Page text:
However, the sub-national approach would not eliminate logging activities on indigenous land. Furthermore, many indigenous groups have rejected REDD altogether. In April 2009, around 400 indigenous representatives signed the Anchorage (Alaska) Declaration, rejecting carbon trading and forest offsets as “false solutions to climate change.”

Developing a favourable climate strategy

Given the criticisms faced by REDD, if an environmentally sound and people-friendly scheme is to be developed, new rules should be put in place. In a discussion of the issues faced by REDD, Erin Myers Madeira, a specialist in indigenous rights and the role of forests in mitigating climate change, proposes some steps forward.

Firstly, she asserts that REDD’s success depends on the prevention of deforestation and the protection of natural diversity. Furthermore, the livelihoods of communities in forested regions in developing countries are always affected by REDD policies, and therefore, it is crucial that these stakeholders are directly involved in the planning and implementation of REDD programs.

Tom Goldtooth, indigenous leader and Executive Director of the Indigenous Environmental Network, explains, “As ‘guardians’ of Mother Earth, many indigenous tribal traditions believe that it is their historic responsibility to protect the sacredness of Mother Earth and to be defenders of the Circle of Life which includes biodiversity, forests, flora, fauna and all living species.”Therefore, Madeira notes that the success of REDD is absolutely contingent upon engagement with local communities, who are already conserving the environment via local means.

The U.N. REDD program has also been criticized for setting insufficient greenhouse gas emissions targets. At present, the target of U.N. REDD is to reduce greenhouse gas emissions to 450 parts per million (ppm). James Hansen is the director of the NASA Goddard Institute for Space Studies and Adjunct Professor at the Columbia University Earth Institute. He explains that, in order to restore the necessary sea ice, and to prevent global temperatures rising by a devastating average of 1 degree Fahrenheit (0.6 degree Celsius), greenhouse gas emissions must be reduced to at most, 300 ppm.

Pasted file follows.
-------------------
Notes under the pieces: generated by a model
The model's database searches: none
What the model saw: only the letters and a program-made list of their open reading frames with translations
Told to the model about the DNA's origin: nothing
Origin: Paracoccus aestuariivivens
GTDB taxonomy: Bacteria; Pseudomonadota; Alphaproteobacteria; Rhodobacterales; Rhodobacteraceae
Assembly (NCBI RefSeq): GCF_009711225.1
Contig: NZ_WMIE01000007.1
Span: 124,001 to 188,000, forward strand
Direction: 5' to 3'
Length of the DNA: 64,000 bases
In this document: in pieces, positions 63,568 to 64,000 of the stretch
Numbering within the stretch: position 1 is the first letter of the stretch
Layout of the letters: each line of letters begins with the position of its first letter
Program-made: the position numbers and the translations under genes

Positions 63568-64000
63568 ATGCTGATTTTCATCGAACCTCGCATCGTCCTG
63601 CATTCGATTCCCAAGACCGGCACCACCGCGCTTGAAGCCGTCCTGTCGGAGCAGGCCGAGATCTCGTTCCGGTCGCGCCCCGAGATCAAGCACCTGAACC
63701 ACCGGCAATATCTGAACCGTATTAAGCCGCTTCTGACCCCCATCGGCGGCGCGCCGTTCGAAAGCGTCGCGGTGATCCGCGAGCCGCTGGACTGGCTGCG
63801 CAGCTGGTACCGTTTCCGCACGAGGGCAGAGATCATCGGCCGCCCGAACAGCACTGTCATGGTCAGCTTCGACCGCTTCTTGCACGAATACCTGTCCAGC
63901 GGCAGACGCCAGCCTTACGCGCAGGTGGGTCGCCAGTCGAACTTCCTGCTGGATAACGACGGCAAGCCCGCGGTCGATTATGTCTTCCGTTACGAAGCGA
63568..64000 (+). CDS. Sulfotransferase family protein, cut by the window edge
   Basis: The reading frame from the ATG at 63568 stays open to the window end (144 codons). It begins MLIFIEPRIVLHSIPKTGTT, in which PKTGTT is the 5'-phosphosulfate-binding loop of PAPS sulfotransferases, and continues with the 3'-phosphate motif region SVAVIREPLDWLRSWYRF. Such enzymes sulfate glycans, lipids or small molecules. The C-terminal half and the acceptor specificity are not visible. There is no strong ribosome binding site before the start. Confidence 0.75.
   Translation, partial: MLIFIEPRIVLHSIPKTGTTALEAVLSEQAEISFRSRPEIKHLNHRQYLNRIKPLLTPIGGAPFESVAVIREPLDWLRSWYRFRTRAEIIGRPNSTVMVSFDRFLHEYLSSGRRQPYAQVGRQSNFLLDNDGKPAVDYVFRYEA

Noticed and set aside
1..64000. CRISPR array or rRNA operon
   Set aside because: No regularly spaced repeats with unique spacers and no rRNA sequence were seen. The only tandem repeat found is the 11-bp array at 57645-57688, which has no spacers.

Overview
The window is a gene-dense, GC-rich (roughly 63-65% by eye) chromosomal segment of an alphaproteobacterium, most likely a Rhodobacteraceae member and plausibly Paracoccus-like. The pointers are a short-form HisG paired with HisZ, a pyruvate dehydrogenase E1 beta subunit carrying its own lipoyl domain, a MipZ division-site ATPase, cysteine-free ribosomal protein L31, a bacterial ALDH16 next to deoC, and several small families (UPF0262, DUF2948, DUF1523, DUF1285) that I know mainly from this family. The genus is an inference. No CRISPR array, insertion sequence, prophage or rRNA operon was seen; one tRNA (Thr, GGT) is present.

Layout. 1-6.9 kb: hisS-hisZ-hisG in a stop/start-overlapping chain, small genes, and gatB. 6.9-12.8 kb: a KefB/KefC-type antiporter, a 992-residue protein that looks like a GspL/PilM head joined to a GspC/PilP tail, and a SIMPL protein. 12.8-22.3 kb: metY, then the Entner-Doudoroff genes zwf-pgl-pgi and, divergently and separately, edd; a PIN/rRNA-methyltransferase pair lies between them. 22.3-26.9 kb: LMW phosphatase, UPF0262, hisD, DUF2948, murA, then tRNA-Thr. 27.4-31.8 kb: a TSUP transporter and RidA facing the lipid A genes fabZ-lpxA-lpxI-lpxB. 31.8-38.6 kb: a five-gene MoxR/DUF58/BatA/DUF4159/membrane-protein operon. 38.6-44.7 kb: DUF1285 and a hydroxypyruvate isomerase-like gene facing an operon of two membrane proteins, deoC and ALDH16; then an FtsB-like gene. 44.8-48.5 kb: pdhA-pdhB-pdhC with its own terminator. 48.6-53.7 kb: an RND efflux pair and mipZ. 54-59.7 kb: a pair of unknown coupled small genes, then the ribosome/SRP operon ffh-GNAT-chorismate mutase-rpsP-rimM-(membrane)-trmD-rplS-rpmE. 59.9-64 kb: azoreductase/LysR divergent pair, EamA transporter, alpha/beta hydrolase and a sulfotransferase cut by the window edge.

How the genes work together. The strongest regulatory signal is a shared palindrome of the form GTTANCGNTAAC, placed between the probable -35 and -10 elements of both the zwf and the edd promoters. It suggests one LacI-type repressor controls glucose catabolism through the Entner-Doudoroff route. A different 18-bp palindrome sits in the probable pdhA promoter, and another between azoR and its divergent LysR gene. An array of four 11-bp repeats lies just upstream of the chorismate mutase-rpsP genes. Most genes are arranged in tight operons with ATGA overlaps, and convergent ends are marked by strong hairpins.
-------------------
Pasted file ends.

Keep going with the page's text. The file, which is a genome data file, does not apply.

Martin Kirk, Campaign Director of the Rules – a global movement against inequality and poverty – explained to The International, “From the perspective of The Rules…we believe [REDD] should be stopped. This is because…the pressure being put on the rainforests is ultimately driven by the demand for ‘resources’ to feed an insatiable economic system; a system that is incapable of being sensitive to how it has more than exhausted the sustainable limits of what the planet has to offer.”

According to Kirk, the REDD policy is merely an unsustainable corollary of market logic. “Neither economic growth nor market logic has a way of recognizing or processing things that do not have monetary value. If you believe this – which I certainly do  - then it becomes entirely illogical to extend that logic to try and save one of the very few unexploited assets of the planet, which is the REDD formula. The only way to protect the rainforests in the long term is to protect them from the market, not feed them to it.”

Kirk and all those who have also joined the movement against this U.N. programme, see REDD to be a solution that utilizes the same means that caused the problem in the first place, and as Martin states, “Don’t ask the market to fix a problem that the natural and correct operation of the market created.”

By Holly Brentnall